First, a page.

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By using the concept of perichoresis, Moltmann moves away from a Hegelian understanding of the trinity as a dialectical development in history J. Moltmann does not consider creation necessary for God nor the result of any inner divine compulsion. This creation occurs in a process of interaction between nothingness and creativity, contraction and expansion, in God. Cooper, , Moltmann finds that panentheism as mutual interpenetration preserves unity and difference in a variety of differences in kind such as God and human being, person and nature, and the spiritual and the sensuous Moltmann, , In his process panentheism, David Ray Griffin assumes that scientific understandings of the world are crucial and recognizes the implications of scientific understanding for theology.
However, his concept of panentheism builds on the principles of process philosophy rather than scientific concepts directly. Griffin traces modern atheism to the combination of understanding perception as exclusively based on physical sensations, accepting a naturalistic explanation of reality, and identifying matter as the only reality.
But, the emergence of mind challenges the adequacy of this contemporary worldview , 40— He claims that the traditional supernaturalistic form of theism with its emphasis upon the divine will does not provide an adequate alternative to the atheism of the late modern worldview because God becomes the source of evil.
Process panentheism provides a way to avoid the problems of both materialistic naturalism and classical theism , Griffin proposes panexperientialism that bases sensory perception on a non-sensory mode of perception in order to explain both the mind-body interaction and the God-world interaction. God and the world are different entities but both are actual. God and events in the world interact through non-sensory perception , 44— Process panentheism recognizes two aspects of the divine, an abstract and unchanging essence and a concrete state that involves change.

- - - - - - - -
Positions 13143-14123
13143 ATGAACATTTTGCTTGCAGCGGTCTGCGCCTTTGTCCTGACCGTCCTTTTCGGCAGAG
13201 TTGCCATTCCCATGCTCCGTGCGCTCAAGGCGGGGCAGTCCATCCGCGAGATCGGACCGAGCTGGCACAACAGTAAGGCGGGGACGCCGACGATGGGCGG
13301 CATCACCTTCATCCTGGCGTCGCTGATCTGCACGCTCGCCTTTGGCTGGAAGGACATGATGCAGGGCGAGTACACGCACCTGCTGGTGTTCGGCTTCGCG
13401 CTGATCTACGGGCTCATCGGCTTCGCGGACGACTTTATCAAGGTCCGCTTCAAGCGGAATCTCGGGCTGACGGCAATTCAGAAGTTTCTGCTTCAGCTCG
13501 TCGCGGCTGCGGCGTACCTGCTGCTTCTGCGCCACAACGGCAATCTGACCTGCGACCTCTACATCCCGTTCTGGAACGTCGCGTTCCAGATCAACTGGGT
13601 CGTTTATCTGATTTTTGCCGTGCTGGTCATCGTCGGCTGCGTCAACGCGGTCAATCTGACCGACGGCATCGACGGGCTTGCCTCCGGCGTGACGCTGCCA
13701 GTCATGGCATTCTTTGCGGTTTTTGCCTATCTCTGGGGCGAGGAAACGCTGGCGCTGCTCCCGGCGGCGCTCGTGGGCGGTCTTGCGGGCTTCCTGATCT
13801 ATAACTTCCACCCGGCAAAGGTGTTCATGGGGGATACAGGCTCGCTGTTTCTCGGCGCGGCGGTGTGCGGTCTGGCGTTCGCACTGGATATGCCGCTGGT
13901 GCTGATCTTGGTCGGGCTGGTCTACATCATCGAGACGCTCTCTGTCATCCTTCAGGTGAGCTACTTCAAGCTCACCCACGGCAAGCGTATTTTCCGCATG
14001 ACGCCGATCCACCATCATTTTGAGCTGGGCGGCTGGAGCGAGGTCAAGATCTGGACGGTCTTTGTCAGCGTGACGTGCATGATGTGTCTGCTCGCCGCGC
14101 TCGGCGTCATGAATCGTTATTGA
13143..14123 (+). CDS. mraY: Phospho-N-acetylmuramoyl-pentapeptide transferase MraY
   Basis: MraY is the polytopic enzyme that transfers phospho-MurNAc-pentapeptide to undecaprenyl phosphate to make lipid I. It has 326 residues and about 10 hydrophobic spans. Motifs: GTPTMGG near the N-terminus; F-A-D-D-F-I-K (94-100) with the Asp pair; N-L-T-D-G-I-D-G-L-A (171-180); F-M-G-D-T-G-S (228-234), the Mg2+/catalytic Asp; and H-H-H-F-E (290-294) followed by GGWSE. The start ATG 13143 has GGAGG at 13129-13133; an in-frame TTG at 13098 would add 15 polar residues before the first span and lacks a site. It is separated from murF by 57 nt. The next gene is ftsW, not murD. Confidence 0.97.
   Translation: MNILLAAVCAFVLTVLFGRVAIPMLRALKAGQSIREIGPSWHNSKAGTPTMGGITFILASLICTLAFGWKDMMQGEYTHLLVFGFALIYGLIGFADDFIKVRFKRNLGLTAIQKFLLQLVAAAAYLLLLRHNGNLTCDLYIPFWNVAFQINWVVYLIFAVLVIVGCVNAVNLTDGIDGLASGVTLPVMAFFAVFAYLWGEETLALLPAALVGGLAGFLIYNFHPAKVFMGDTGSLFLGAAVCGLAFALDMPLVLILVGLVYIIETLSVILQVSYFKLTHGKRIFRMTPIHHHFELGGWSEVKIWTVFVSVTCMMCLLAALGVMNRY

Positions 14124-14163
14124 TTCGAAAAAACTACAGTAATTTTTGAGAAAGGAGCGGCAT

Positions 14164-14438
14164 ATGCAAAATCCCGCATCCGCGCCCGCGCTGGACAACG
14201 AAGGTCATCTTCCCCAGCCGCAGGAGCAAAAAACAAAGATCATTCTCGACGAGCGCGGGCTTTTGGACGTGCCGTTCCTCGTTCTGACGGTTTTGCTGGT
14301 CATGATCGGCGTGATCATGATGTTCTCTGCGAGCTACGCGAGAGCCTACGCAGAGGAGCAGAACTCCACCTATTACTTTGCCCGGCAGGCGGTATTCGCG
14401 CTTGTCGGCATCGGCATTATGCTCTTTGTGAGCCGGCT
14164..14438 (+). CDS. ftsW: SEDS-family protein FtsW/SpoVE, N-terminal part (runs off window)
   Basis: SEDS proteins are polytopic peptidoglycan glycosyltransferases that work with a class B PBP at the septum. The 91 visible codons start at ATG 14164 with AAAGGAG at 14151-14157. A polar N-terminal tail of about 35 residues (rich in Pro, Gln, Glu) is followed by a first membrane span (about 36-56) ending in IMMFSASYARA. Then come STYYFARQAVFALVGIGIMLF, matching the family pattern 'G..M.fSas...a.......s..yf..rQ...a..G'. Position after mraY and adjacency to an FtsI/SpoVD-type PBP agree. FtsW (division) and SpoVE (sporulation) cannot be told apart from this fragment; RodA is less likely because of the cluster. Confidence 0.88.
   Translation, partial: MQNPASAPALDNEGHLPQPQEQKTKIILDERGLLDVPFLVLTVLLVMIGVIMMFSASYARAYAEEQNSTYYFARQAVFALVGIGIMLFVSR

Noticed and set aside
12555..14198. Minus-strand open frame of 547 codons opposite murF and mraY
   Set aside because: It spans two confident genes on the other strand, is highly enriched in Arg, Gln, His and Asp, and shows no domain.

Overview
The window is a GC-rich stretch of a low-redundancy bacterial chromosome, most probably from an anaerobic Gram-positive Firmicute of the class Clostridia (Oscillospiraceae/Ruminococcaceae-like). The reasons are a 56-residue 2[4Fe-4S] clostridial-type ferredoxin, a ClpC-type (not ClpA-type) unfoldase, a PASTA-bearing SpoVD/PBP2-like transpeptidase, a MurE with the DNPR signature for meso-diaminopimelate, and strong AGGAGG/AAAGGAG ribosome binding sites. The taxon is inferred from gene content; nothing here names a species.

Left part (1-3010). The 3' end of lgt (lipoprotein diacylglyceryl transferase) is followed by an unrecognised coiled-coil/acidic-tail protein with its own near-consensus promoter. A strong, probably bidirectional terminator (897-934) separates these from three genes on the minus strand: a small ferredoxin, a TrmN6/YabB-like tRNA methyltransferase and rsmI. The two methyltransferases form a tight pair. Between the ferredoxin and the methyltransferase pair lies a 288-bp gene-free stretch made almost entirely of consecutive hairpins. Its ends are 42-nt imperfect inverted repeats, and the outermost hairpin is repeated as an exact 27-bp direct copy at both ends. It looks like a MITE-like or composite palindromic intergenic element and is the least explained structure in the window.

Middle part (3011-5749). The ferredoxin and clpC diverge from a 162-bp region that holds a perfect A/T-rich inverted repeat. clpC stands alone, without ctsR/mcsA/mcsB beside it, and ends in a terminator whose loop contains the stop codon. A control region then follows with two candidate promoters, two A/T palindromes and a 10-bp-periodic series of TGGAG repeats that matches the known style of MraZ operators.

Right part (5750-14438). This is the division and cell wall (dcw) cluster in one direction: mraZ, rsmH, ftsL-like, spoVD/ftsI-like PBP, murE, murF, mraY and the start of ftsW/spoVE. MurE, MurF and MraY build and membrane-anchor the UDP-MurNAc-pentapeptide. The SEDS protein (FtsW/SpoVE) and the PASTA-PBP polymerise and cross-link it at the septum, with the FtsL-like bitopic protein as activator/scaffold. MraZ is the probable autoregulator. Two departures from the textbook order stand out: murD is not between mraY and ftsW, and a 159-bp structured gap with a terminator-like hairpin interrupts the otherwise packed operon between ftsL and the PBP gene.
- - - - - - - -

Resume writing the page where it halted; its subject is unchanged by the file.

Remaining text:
Through this dipolar concept, God both influences and is influenced by the world , 43— Griffin understands God as essentially the soul of the universe although distinct from the world. Relationality is part of the divine essence, but this does not mean that this specific world is necessary to God. This world came into existence from relative nothingness.
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This relative nothingness was a chaos that lacked any individual that sustained specific characteristics over time. However, even in the chaos prior to the creation of this world, events had some degree of self-determination and causal influence upon subsequent events. These fundamental causal principles along with God exist naturally since these causal principles are inherent in things that exist including the nature of God. An important implication of the two basic causal principles, a degree of self-determination and causal influence, is that God influences but does not determine other events , But this divine action can occur in a variable manner so that some acts are especially revelatory of the divine character and purpose , Much of the contemporary discussion and development of panentheism occurs in the context of the science and religion discussion.
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The early modern concept of an unchanging natural order posed a challenge to understandings of divine action in the world. The current discussion draws on the development of scientific information about the natural world that can contribute to religious efforts to explain how God acts in the world. In the contemporary discussion, Arthur Peacocke and Paul Davies have made important contributions as scientists interested in, and knowledgeable about, religion.
Peacocke developed his understanding of panentheism beginning in and continuing through works in , , and Peacocke starts with the shift in the scientific understanding of the world from a mechanism to the current understandings of the world as a unity composed of complex systems in a hierarchy of different levels. These emergent levels do not become different types of reality but instead compose a unity that can be understood naturally as an emergentist monism. At the same time, the different levels of complexity cannot be reduced to an explanation of one type or level of complexity.